The Grey Chronicles


National Steel Corporation: An Introduction

National Steel Corporation was organized on 22 February 1974 from the assets of Iligan Integrated Steel Mills (IISMI) when the later was subsequently foreclosed by the Development Bank of the Philippines (DBP). NSC acquired the cold rolling facilities of Elizalde Steel (ELISCON) in 1978 and its tinning lines three years later. In 1981, the National Development Company (NDC) assumed full ownership of NSC. Two phases of Five-Year Expansion Projects in 1983-1988 and in 1991-1992 brought steel production capacity from 151,000 tons in 1974 to 800,000 tons in 1988 then 1,200,000 tons in 1992. Prior to liquidation, NSC’s manufacturing plant occupied 450 hectares in Iligan City and 11.8 hectares in Pasig City. Installation of a Corex slab-caster in lieu of a Basic Oxygen blast furnace, the purchase of a Continuous Annealing Line or High-Convection Furnaces, as well as Computerization Level 3 (the replacement of the Mainframes, purchase of Computerized Maintenance Management System for Facilities Management and SCADA for Utilities), among several others were planned and considered for the next Five-Year Expansion Projects.

Aside from being the country’s leading producer of billets, the raw materials for rebars and wire rods, NSC was the dominant flat-rolled producer in the Philippines and was the country’s only tinplate producer. Flat products consist of hot-rolled coils, hot-rolled plates, cold-rolled coils, and tinplates.

Snapshot of History from NSC to GSPI (Various Sources; see Appendix D for detailed timeline).

Figure 1: Snapshot of History from NSC to GSPI (Various Sources; see Appendix D for detailed timeline).

In 1992, NSC enjoyed considerable leads in domestic flat-rolled market shares, particularly hot rolled coils (29%), cold rolled coils (72%) and tinplates (53%). By 1999, moreover, market shares slid down to 0%, 22% and 18%, respectively. From a 53% market share of flat steel in 1995, NSC only garnered 10% of the total flats market by 1999. The downtrend started in 1997 primarily attributed to the dumping of cheap imported steel products into the country (NSC, 1997) . Suits filed by NSC before the Tariff Commission against, CIS/Russian hot-rolled coils on 23 September 1998 (Tariff Commission, 2000) was dismissed on 30 August 2000 concluding fair competition from normal imports. The case of Taiwanese CRCs on 28 June 1999 (Tariff Commission, 2001) sacked on 24 April 2001 for lack of merit; and South Korean tinplates on December 1996 (Tariff Commission, 1999) similarly rejected on 18 October 1999 citing excess domestic and shift in demand from Electrolytic Tin Plate sheets to coils.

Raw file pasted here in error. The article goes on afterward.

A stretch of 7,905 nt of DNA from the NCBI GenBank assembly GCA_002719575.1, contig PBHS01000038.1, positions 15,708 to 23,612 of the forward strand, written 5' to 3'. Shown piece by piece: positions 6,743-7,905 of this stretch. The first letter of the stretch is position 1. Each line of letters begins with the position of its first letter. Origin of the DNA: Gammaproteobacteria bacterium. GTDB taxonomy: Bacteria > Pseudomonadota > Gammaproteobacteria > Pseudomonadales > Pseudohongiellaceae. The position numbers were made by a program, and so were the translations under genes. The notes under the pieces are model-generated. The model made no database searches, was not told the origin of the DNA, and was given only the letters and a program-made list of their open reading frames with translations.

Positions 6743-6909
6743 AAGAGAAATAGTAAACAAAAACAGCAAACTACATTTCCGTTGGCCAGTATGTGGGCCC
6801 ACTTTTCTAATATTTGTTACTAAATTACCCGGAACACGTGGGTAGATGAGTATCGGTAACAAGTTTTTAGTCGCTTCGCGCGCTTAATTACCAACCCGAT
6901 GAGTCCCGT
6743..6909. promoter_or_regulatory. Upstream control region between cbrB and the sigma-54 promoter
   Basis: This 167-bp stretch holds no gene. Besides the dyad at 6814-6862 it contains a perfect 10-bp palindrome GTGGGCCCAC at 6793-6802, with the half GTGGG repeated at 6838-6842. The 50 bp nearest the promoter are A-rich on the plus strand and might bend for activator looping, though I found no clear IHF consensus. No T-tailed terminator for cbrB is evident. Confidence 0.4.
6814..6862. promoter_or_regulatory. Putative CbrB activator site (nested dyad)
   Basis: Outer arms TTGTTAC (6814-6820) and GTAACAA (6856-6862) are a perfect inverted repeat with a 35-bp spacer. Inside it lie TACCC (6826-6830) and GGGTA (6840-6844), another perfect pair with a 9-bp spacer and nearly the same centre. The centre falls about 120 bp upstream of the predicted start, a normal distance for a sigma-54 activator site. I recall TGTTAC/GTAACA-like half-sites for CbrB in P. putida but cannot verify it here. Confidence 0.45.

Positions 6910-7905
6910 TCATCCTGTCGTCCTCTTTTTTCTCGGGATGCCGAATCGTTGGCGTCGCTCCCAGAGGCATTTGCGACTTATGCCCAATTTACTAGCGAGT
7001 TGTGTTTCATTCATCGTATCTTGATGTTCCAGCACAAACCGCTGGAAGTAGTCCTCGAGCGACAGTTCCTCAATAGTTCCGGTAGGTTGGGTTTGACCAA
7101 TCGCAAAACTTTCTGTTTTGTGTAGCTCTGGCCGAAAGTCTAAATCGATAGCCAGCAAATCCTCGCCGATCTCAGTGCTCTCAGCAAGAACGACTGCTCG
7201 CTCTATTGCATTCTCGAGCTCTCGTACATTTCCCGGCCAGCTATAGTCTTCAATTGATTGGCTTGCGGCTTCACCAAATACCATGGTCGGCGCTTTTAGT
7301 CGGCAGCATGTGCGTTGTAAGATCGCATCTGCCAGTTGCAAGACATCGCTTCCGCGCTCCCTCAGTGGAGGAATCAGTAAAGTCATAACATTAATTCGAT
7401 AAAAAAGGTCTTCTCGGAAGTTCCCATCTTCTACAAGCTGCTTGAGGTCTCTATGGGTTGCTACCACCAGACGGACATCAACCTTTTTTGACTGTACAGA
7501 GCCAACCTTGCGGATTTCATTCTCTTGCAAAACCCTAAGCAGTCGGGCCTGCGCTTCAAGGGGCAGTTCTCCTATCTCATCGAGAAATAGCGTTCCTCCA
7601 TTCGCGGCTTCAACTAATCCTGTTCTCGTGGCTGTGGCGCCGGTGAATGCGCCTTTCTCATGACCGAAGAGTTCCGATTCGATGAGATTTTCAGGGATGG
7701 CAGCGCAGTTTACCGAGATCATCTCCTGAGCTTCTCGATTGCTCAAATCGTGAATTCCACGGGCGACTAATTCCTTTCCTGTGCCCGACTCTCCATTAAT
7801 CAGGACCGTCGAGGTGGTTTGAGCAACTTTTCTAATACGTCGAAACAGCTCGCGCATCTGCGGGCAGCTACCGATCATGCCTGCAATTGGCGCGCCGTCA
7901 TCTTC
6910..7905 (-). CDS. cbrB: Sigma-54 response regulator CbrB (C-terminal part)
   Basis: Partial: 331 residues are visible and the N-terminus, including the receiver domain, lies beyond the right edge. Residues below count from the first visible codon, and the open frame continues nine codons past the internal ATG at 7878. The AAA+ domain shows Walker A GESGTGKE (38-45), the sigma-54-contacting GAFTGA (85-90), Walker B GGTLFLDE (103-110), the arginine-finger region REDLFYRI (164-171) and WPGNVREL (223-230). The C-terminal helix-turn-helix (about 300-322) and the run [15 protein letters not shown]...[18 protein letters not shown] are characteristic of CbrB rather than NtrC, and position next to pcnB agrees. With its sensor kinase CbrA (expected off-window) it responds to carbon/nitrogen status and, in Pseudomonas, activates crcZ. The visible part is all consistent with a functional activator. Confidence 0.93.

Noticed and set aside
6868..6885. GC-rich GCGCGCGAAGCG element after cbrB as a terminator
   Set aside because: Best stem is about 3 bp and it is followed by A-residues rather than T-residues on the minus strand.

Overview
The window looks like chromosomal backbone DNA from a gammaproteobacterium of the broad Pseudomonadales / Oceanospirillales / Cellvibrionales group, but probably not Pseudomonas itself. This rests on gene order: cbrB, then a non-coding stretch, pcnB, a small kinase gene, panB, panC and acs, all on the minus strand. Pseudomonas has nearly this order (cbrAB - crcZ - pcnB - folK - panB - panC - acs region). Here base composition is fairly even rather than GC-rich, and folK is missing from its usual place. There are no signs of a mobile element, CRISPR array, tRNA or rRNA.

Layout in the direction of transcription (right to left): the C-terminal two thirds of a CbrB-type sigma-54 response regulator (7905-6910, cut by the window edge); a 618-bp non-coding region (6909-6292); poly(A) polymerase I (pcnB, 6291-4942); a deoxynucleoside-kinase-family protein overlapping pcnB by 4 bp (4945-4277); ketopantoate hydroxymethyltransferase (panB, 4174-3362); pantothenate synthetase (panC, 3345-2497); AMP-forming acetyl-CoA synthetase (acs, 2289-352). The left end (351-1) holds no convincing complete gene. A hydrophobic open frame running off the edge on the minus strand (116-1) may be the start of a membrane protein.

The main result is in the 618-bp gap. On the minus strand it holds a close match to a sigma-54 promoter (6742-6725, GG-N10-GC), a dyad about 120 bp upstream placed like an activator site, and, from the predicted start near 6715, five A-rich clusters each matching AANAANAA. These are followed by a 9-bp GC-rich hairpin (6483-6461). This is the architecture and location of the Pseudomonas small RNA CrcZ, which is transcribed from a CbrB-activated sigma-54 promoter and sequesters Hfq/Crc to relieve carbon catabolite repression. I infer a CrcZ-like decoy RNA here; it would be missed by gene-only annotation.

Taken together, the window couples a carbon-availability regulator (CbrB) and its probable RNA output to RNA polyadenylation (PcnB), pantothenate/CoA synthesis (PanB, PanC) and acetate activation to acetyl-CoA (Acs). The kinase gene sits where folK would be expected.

Three facilities produce the flat products of NSC, namely: hot strip mills, cold strip mills and the electrolytic tinning lines. Refer to Appendix C for a complete list of facilities for flat steel production.

Flat Carbon Steel Production Process Flow (Adapted from the American Iron and Steel Institute)

Figure 2: Flat Carbon Steel Production Process Flow (Adapted from the American Iron and Steel Institute)

The Hot Strip Mills, which process slabs to hot-rolled coils and hot-rolled plates, consisted of Hot Strip Mill No. 1, Hot Strip Mill No. 2 and a Plate Mill. Brazil, Australia, Korea, Mexico, Europe, Russia and China supplied NSC with slabs on a spot market basis, but the Asian crisis in 1997 frustrated NSC’s attempt of a slab supply agreement. Commissioned on 17 July 1993, President Fidel V. Ramos in his speech during the inauguration ceremonies said, the 1.2 million tons per year Hot Strip Mill No. 2 is “the final phase of NSC’s expansion effort and the vital link to the full integration of the steel industry in the Philippines” (NSC News, July 1993) .

By 30 March 1995, Hot Strip Mill No. 2 attained its all-time highest daily production of 5,182 metric tons. Hot Strip Mills annual production slid from 792,767 metric tons in 1996, an increase from the all-time high year production of 644,552 metric tons in 1994, to a meager 91,601 metric tons in 1999. The decrease can be attributed to the fact that only the Hot Strip Mill No. 2 was operational by 1999, while the 500,000 metric tons per year Hot Strip Mill No. 1 was mothballed due to economic reasons, although plans were made to dedicate it to hot rolled plates production and to cater to special steel markets.